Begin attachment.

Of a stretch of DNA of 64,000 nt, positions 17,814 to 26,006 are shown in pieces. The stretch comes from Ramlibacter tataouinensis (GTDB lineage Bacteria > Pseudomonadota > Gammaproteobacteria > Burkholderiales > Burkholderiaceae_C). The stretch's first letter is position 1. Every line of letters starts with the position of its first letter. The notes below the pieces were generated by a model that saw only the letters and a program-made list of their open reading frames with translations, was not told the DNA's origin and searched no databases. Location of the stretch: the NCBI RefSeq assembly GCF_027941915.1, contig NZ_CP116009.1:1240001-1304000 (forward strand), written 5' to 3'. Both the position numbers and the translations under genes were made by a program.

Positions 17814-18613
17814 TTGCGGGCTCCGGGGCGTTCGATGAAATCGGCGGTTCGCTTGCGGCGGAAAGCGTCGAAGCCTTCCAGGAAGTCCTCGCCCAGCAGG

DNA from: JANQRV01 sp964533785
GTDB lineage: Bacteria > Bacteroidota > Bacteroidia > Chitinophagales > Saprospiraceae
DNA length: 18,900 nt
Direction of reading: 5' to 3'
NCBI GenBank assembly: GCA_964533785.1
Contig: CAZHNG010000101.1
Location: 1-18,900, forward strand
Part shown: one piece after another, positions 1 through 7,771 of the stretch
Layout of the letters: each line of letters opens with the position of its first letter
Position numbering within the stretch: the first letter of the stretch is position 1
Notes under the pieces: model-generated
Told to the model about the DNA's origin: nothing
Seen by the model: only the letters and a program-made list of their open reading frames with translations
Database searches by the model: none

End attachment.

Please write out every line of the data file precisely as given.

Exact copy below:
Of a stretch of DNA of 64,000 nt, positions 17,814 to 26,006 are shown in pieces. The stretch comes from Ramlibacter tataouinensis (GTDB lineage Bacteria > Pseudomonadota > Gammaproteobacteria > Burkholderiales > Burkholderiaceae_C). The stretch's first letter is position 1. Every line of letters starts with the position of its first letter. The notes below the pieces were generated by a model that saw only the letters and a program-made list of their open reading frames with translations, was not told the DNA's origin and searched no databases. Location of the stretch: the NCBI RefSeq assembly GCF_027941915.1, contig NZ_CP116009.1:1240001-1304000 (forward strand), written 5' to 3'. Both the position numbers and the translations under genes were made by a program.

Positions 17814-18613
17814 TTGCGGGCTCCGGGGCGTTCGATGAAATCGGCGGTTCGCTTGCGGCGGAAAGCGTCGAAGCCTTCCAGGAAGTCCTCGCCCAGCAGG

DNA from: JANQRV01 sp964533785
GTDB lineage: Bacteria > Bacteroidota > Bacteroidia > Chitinophagales > Saprospiraceae
DNA length: 18,900 nt
Direction of reading: 5' to 3'
NCBI GenBank assembly: GCA_964533785.1
Contig: CAZHNG010000101.1
Location: 1-18,900, forward strand
Part shown: one piece after another, positions 1 through 7,771 of the stretch
Layout of the letters: each line of letters opens with the position of its first letter
Position numbering within the stretch: the first letter of the stretch is position 1
Notes under the pieces: model-generated
Told to the model about the DNA's origin: nothing
Seen by the model: only the letters and a program-made list of their open reading frames with translations
Database searches by the model: none